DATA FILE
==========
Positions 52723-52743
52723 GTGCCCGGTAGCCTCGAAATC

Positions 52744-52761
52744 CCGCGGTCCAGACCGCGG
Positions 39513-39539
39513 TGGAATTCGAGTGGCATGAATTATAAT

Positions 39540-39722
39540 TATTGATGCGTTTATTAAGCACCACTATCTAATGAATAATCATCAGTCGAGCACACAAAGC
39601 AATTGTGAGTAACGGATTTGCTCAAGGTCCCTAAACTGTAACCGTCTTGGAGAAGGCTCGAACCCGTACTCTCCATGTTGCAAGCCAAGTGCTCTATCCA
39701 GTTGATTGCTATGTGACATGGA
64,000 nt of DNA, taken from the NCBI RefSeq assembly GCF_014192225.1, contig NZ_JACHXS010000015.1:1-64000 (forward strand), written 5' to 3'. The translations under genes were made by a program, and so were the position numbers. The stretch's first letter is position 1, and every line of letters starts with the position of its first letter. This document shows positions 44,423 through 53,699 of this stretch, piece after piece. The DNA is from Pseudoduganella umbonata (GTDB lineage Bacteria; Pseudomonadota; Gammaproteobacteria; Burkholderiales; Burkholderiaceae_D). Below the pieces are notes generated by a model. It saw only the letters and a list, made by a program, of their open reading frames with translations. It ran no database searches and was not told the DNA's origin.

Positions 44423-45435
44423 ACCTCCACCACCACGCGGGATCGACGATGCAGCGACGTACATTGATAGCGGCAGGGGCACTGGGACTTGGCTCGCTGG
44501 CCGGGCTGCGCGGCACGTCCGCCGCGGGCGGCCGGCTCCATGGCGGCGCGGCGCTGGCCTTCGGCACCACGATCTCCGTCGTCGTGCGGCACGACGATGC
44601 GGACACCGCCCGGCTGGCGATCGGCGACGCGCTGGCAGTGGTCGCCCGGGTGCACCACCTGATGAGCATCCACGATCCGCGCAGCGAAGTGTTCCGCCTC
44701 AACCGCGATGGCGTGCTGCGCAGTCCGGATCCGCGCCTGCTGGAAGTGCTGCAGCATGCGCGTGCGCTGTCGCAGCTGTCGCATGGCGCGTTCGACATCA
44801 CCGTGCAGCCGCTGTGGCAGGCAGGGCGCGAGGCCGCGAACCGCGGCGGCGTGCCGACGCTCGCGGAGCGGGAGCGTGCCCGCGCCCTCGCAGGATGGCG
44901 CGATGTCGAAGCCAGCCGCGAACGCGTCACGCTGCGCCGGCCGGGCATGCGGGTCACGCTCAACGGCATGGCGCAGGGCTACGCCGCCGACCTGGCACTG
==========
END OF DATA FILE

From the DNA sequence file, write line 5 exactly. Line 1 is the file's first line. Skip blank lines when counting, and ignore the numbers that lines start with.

Positions 39513-39539